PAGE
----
Fame and Fall

 …from the quill of Antisthenes the Younger

Somewhere in my recent reading I came upon a mention of The Singing Nun and her 1963 hit song Dominique. I remembered the song but nothing else; not that I ever knew. At that time I was young and naïve.

Jeanne-Paule-Marie Deckers became a nun of the Missionary Dominican Sisters of Our Lady of Fichermont in 1959, when she was twenty-six years old. The order, based in Waterloo, was founded to assist the Dominican friars in their mission in the Belgian Congo. Her assistance included writing and singing her own songs so well, that she was allowed to record an album at Philips. Dominique became an international hit and was the first Belgian song to be a number one single in the USA. In 1966 a movie Sœur Sourire (Sister Smile) was made about her. She did not like it.

Now the bad part. The money were taken by Philips, her producer and her convent, which she left in 1967. She moved in with Anne Pecher, also a former Dominican sister. She could not use her stage name Sœur Sourire because the convent owned the rights and refused permission. Her second album I Am Not a Star in Heaven was a failure. Later the Belgian government tried to sue her for owing taxes. Later she became an advocate for contraception and under the name Luc Dominique she rerecorded a song “Glory Be to God for the Golden Pill”. In March 1985 both she and Pecher commited suicide.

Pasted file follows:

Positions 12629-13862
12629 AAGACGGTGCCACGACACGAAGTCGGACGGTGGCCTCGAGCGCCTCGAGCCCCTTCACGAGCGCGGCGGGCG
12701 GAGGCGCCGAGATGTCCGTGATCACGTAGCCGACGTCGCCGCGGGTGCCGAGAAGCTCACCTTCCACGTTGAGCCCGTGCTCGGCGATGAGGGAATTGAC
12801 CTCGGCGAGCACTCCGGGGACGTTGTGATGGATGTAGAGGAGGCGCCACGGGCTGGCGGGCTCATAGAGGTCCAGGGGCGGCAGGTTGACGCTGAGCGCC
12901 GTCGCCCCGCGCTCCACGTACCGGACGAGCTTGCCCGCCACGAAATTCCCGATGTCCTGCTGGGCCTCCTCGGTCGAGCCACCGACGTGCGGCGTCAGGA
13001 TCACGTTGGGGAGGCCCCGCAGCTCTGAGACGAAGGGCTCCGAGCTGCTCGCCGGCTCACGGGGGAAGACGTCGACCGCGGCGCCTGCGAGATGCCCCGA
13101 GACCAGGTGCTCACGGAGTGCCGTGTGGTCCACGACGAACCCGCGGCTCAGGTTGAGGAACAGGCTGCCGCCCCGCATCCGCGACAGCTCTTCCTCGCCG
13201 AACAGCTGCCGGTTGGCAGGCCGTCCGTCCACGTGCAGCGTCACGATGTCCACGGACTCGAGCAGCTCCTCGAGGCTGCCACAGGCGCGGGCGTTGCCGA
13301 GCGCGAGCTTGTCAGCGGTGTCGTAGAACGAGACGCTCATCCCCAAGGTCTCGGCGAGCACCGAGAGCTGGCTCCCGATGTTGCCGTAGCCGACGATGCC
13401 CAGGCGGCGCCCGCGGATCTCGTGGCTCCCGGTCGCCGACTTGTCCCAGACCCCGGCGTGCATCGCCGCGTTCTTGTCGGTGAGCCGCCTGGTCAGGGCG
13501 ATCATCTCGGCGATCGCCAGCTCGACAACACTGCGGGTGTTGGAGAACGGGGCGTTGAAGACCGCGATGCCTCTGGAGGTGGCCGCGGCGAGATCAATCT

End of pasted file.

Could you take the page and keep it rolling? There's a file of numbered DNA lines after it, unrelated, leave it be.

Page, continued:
But the song is good.

About Antisthenes

A Greek philosopher, a pupil of Socrates. Led a revolt, with Diogenes, against the demands of the city-state and the sophistication of life. Accepted the interrelation of knowledge, virtue, and happiness; and sought the ideal condition for happiness in return to primitivism and self-sufficiency. Rejected all social distinctions as based on convention, scorned orthodox religion as a fabrication of lies, and studied early legends and animal life in order to arrive at a true understanding of natural law. The individual was free and self-sufficient when he was master of his passions, secure in his intelligence, impervious to social or religious demands, and satisfied with the poverty of a mendicant. Needless to say, a person who on the Fog of Chaos adopted the Athenian philosopher's name has nothing whatsoever in common with him.
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2 Responses to Fame and Fall

  1. bagnet says:


  2. stuffer says:

    You have too many religious songs, eg One Ball Only.

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